A multidisciplinary team of researchers from the McGill University Health Centre (MUHC) and the universities of Sherbrooke, Laval, Quebec, McGill and Calgary have launched a multi-centre study designed for early identification of women at risk of ovarian cancer (OC).
The study, known as "DOVE – Detecting OVarian Cancer Earlier," is the initiative of gynecological oncologist Dr Lucy Gilbert of the McGill University Health Centre (MUHC). Gilbert and a team of gynecological oncologists, family practitioners, general gynecologists, mathematicians, epidemiologists and scientists from centres across Canada have combined their medical expertise to defeat this disease. Although ovarian cancer is considered "the silent killer," there are numerous studies that show that women with ovarian cancer are symptomatic but unfortunately, because the signs are vague and non-specific in nature, they are ignored by women and their doctors.
"Ovarian cancer is the fourth leading cause of cancer death in women and deadliest of the gynecological cancers," says Dr. Lucy Gilbert, the principal investigator in the study. "The statistics are alarming and a reliable assessment tool to detect this disease early and while it is treatable (in stage 1 of the disease) must be developed without delay. We owe this to women and the DOVE team is determined to work on achieving this goal," she explains.
Of the 2,400 women newly diagnosed each year more than 75% will die from the disease. Four women die per day in Canada from ovarian cancer because most are diagnosed in the advanced stages of the disease (stages 2 and 3). However, if the cancer is detected early (at stage 1) more than 80% will survive.
"By the time women present to us with ovarian cancer over 60% are already at stage three and four – very advanced stages of the cancer," says gynecological oncologist Dr. Prafull Ghatage of Calgary's Tom Baker Cancer Centre. "Even with heroic efforts at surgery followed by the best available chemotherapy combination we are able to achieve long-term survival in only about 20%."
"Screening women without clearly defined/recognized symptoms is not recommended by the Canadian Task Force on the Periodic Health Examination and the U.S. Preventive Services Task Force because it results in unnecessary major surgery and has the potential to do more harm than good," says Dr Michel Roy of University of Laval. "In the DOVE trial we are working with women who have indications of OC to clearly profile a cluster of symptoms from the 70 or so non-specific symptoms that would identify women with a high likelihood of having the disease," adds Roy, who is the president of the Regroupement des Gynécologues-Oncologues du Québec.
Dr Martin Dawes, Chair of Family Medicine at McGill and director of Family Medicine at the MUHC, explains, "The challenge for doctors who first see the patient is to identify those who do need urgent investigations from those who do not." The DOVE study is designed to further ensure that the predictive tool we recommend to family doctors and general gynecologists profiles ovarian cancer as precisely as possible, so the system is neither swamped by over-investigating, nor is there undue delay in identifying women with cancer. "The only way to defeat this deadly disease is if primary, secondary and tertiary care services work as real partners," he emphasizes.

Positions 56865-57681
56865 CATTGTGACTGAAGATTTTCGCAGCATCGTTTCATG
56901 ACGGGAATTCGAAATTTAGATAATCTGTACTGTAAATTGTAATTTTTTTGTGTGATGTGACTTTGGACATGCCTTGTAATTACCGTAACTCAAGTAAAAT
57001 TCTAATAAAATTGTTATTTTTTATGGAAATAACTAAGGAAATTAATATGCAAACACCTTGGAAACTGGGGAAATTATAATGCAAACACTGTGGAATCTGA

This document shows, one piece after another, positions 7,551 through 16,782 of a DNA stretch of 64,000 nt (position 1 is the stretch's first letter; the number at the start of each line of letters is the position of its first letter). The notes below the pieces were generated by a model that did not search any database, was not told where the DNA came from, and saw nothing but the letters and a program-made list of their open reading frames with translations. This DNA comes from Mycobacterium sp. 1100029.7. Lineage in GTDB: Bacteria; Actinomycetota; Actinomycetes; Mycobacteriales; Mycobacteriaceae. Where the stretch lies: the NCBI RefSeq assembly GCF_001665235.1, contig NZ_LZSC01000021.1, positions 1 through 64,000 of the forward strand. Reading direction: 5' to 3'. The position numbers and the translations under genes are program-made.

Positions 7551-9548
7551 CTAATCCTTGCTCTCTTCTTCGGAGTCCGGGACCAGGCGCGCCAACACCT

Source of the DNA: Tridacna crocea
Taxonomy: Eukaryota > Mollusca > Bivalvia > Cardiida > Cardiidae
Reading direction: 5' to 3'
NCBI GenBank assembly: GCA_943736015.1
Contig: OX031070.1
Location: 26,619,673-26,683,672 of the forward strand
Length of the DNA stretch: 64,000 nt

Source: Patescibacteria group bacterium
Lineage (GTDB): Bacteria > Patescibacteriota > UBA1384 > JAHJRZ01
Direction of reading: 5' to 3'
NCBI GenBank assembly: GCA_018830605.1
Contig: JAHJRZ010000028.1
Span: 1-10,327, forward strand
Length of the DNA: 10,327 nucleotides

Epidemiologists Dr. Marie-Elise Parent of Institut Armand-Frappier, University of Quebec, and Dr. James Hanley of McGill University will be instrumental in ensuring that the predictive tool is refined and tested in three phases to ensure that it profiles early ovarian cancer as precisely as possible. "In Phase I we will identify an accurate symptom profile and develop a reliable diagnostic tool to detect ovarian cancer. In phase II we will refine and validate this tool and by phase three, we will be able to take the prediction tool and apply it to the community to fast-track women with suspected OC," says Dr. Duarte-Franco, the trial coordinator.
In addition to identifying women with OC symptoms early, the DOVE trial will also allow scientists to compare large numbers of cancer patients with controls, identifying not just the clinical or symptom profiles of women with ovarian cancer, but also their molecular biology profile. Dr. Michel Tremblay, Director of the McGill Cancer Centre, and his team will work on identifying genetic and proteomic markers that may allow detection of the disease even before symptoms set in.
About the McGill University Health Centre (MUHC)
The McGill University Health Centre (MUHC) is a comprehensive academic health institution with an international reputation for excellence in clinical programs, research and teaching. The MUHC is a merger of five teaching hospitals affiliated with the Faculty of Medicine at McGill University — the Montreal Children's, Montreal General, Royal Victoria, and Montreal Neurological Hospitals, as well as the Montreal Chest Institute. Building on the tradition of medical leadership of the founding hospitals, the goal of the MUHC is to provide patient care based on the most advanced knowledge in the health care field, and to contribute to the development of new knowledge.
For more information on the DOVE study please contact: Dr. Eliane D. Franco at 514-398-2278.